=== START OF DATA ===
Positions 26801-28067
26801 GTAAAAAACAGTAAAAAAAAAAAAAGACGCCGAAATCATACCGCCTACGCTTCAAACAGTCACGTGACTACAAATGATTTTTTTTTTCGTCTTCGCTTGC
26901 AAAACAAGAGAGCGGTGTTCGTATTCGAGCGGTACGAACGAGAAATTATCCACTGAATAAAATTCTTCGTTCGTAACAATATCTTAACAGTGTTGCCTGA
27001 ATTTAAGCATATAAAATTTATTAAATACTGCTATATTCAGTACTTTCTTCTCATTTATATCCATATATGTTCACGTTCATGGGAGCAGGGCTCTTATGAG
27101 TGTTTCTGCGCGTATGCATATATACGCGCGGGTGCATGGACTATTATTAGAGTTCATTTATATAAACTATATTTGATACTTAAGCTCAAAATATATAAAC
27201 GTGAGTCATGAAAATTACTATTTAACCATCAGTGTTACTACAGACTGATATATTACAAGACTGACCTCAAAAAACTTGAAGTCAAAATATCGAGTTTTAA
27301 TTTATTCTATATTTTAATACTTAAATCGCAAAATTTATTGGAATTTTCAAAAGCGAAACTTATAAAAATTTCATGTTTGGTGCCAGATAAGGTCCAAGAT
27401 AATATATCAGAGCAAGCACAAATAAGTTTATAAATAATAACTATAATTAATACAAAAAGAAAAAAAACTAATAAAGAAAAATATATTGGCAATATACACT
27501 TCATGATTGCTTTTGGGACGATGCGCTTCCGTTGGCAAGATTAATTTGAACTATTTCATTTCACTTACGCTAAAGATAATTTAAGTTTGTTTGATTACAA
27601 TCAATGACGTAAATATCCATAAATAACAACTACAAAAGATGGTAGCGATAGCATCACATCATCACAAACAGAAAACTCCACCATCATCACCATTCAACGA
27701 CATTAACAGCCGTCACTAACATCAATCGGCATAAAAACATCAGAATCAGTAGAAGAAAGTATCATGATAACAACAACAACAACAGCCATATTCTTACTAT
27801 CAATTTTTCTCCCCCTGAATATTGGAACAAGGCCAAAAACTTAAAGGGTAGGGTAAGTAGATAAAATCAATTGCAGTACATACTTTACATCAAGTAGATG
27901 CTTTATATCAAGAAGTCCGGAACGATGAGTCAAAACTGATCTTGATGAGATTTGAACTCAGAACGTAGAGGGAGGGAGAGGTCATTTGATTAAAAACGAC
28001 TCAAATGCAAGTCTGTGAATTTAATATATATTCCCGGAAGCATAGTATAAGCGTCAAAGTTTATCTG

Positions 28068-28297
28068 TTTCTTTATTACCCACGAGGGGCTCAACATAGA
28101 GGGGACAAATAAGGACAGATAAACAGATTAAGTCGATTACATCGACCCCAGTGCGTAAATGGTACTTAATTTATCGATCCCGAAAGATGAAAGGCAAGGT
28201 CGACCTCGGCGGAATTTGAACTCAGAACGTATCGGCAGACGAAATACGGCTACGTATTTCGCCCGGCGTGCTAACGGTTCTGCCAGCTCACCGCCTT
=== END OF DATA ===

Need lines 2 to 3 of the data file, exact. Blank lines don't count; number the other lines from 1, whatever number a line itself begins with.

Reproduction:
26801 GTAAAAAACAGTAAAAAAAAAAAAAGACGCCGAAATCATACCGCCTACGCTTCAAACAGTCACGTGACTACAAATGATTTTTTTTTTCGTCTTCGCTTGC
26901 AAAACAAGAGAGCGGTGTTCGTATTCGAGCGGTACGAACGAGAAATTATCCACTGAATAAAATTCTTCGTTCGTAACAATATCTTAACAGTGTTGCCTGA